It’s national Share-A-Story month and editor, Suzie, tells us what she loves most about reading with her children…
Some of my earliest childhood memories are of my dad reading a nightly bedtime story to me from a book of 365 bedtime stories. I still had the book, 30 plus years later, until very recently. I was moving home and found the book so had a quick look through it.
The political incorrectness of the stories made me laugh out loud, along with the brevity of the stories, which in my head were much, much longer. I wouldn’t be able to get away with reading my son a four-paragraph story at bedtime.
But it’s not the length of the story or the content that stuck firmly in my mind as one of my favourite childhood memories. It’s the fact that my dad would read to me every night before bed.
National Share-A-Story Month (NSSM) is an annual celebration of the power of storytelling and story sharing, providing a fantastic opportunity to fulfil the core aim of the FCBG of bringing children and stories together.
The theme for May 2019 is Travelling Tales – stories that involve any sort of travel, from the usual trains and boats and planes, to journeys through time and space.
My son’s current favourite book is ‘goodnight digger’, which I think I may have read about 4,000 times by now. I bought it because – unsurprisingly – he loves diggers. I decorated his bedroom in a digger theme and was overjoyed when I found a bedtime story about saying goodnight to all his favourite toys.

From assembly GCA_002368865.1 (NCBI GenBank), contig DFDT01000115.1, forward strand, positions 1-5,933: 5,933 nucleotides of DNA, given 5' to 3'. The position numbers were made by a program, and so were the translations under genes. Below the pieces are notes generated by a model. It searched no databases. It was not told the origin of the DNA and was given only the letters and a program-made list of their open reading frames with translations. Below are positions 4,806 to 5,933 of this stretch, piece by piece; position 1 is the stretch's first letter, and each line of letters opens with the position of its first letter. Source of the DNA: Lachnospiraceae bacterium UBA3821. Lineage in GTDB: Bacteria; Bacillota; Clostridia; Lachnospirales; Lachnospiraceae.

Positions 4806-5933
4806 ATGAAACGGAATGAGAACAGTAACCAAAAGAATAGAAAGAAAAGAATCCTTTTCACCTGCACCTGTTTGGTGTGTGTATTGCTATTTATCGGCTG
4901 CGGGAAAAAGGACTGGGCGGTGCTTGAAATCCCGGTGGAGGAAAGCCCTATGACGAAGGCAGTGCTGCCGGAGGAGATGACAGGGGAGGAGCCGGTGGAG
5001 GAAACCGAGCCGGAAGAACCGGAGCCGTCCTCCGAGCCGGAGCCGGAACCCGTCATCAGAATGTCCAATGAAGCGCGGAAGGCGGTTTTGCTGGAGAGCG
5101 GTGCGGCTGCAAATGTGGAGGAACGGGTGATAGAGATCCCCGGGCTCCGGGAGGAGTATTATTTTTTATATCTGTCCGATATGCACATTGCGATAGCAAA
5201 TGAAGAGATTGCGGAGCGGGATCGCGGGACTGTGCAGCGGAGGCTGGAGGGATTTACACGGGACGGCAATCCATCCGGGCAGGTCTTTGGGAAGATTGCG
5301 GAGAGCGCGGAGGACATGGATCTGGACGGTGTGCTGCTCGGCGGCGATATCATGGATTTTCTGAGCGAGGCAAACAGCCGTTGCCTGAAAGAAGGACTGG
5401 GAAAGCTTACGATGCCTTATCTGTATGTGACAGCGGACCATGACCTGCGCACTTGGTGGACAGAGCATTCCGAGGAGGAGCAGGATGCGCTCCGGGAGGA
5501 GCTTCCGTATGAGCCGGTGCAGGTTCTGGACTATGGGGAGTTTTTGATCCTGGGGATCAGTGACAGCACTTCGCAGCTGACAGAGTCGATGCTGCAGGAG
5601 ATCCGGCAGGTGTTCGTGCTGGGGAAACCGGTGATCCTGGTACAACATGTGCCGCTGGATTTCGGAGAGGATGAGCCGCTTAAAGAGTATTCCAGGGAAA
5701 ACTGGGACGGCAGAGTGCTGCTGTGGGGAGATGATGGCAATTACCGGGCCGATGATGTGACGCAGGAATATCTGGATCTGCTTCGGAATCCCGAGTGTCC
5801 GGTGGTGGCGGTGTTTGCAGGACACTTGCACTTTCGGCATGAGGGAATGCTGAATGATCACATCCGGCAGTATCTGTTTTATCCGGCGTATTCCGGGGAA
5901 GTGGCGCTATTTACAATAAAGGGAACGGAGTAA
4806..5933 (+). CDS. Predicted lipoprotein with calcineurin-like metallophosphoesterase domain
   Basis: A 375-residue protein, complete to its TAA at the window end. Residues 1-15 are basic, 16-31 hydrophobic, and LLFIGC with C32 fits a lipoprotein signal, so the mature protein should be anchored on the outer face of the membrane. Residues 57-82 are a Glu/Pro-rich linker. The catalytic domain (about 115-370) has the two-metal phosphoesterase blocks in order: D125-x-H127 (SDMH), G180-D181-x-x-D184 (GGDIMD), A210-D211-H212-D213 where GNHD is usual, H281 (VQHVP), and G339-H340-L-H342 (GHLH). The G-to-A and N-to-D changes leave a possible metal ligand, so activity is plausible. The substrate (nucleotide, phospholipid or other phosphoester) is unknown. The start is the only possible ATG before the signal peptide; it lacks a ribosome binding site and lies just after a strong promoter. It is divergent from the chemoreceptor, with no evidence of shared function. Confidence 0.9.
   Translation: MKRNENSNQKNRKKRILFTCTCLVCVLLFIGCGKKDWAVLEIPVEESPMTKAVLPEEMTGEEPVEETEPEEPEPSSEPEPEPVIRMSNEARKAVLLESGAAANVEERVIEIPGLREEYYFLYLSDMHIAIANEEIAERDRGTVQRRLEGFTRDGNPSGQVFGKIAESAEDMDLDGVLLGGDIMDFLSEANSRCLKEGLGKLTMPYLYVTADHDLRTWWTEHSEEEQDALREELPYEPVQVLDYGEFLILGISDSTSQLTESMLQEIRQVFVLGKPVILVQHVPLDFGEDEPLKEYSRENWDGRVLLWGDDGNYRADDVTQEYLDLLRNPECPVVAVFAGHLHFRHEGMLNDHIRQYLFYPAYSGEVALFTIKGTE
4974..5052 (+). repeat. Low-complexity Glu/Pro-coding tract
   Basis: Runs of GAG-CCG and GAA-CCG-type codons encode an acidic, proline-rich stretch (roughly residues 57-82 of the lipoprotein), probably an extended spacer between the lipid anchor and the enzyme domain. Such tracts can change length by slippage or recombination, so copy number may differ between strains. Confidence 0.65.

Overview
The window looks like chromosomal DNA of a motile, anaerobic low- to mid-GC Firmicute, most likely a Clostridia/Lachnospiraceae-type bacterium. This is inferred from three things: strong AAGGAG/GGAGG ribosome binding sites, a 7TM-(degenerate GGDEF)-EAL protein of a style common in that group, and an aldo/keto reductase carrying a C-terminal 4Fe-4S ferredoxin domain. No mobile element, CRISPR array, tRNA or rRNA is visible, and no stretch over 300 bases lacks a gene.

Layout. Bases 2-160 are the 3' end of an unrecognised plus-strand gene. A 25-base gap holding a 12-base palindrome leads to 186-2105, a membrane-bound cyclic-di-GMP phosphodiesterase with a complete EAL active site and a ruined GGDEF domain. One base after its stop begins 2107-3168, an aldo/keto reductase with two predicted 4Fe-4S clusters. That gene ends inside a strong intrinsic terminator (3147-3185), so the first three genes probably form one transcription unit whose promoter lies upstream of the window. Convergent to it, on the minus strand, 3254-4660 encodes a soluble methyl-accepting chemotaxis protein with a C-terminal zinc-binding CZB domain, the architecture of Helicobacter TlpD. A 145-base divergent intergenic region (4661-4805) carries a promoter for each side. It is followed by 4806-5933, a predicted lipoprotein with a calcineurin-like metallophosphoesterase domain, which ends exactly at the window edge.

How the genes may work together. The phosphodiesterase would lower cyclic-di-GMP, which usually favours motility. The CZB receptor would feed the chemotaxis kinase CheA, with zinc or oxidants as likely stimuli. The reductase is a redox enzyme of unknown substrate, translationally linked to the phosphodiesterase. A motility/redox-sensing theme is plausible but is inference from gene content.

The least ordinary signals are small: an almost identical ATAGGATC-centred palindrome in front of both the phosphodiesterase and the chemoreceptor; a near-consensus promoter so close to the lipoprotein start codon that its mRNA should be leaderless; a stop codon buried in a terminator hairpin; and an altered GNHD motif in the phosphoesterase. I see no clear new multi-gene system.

I explained to Laurie in bed the other evening that it was Share-A-Story month – which he dismissed as an uninteresting fact, but I thought it was nice for him to know, even on a subconscious level.
The NSSM is encouraging groups, schools and organisations to hold story sharing events, encompassing art, craft, and cultural activity. It even suggests holding get-togethers at places like a transport museum to get the discussion going.
I’ve mentioned in a different blog that my son Laurie has autism. He struggles to read himself and is way behind his seven-year-old sister, who’s just asked for her very own kindle. So, for me reading to him is even more important.
The act of reading to your child has been proven to have many and varied benefits, including the following:
- Reading sets young children up to succeed– the more you read the more knowledge children absorb. Many studies have found reading to young children gives them a head start and helps them prepare for school.
- Reading develops language skills– reading books expands your child’s vocabulary on different topics, introducing them to words they may not hear in everyday life. It’s often been commented that I have an extensive vocabulary, and I always put this down to my love of words and reading.
- Reading exercises their brain– reading to young childen affects their brain activity and promotes early reading skills.
- Reading enhances concentration– it helps them sit still for longer and concentrate.
- Reading develops empathy– children can identify with characters and begin to understand and relate to emotions.
- Reading is aform of entertainment– with so much technology and screen time, it’s important to remember that reading a good book can also be just as entertaining.
- Reading together creates a bond– spending 1-2-1 time with your child reading creates a bond, and as I can well attest – a lifetime of memories.
For more information on libraries in the North Bristol area you can use this useful tool on the council’s website.
If you’re running a Share-A-Story event we’d love to know about it – or why not tell us which books you loved reading or love to read to your small people.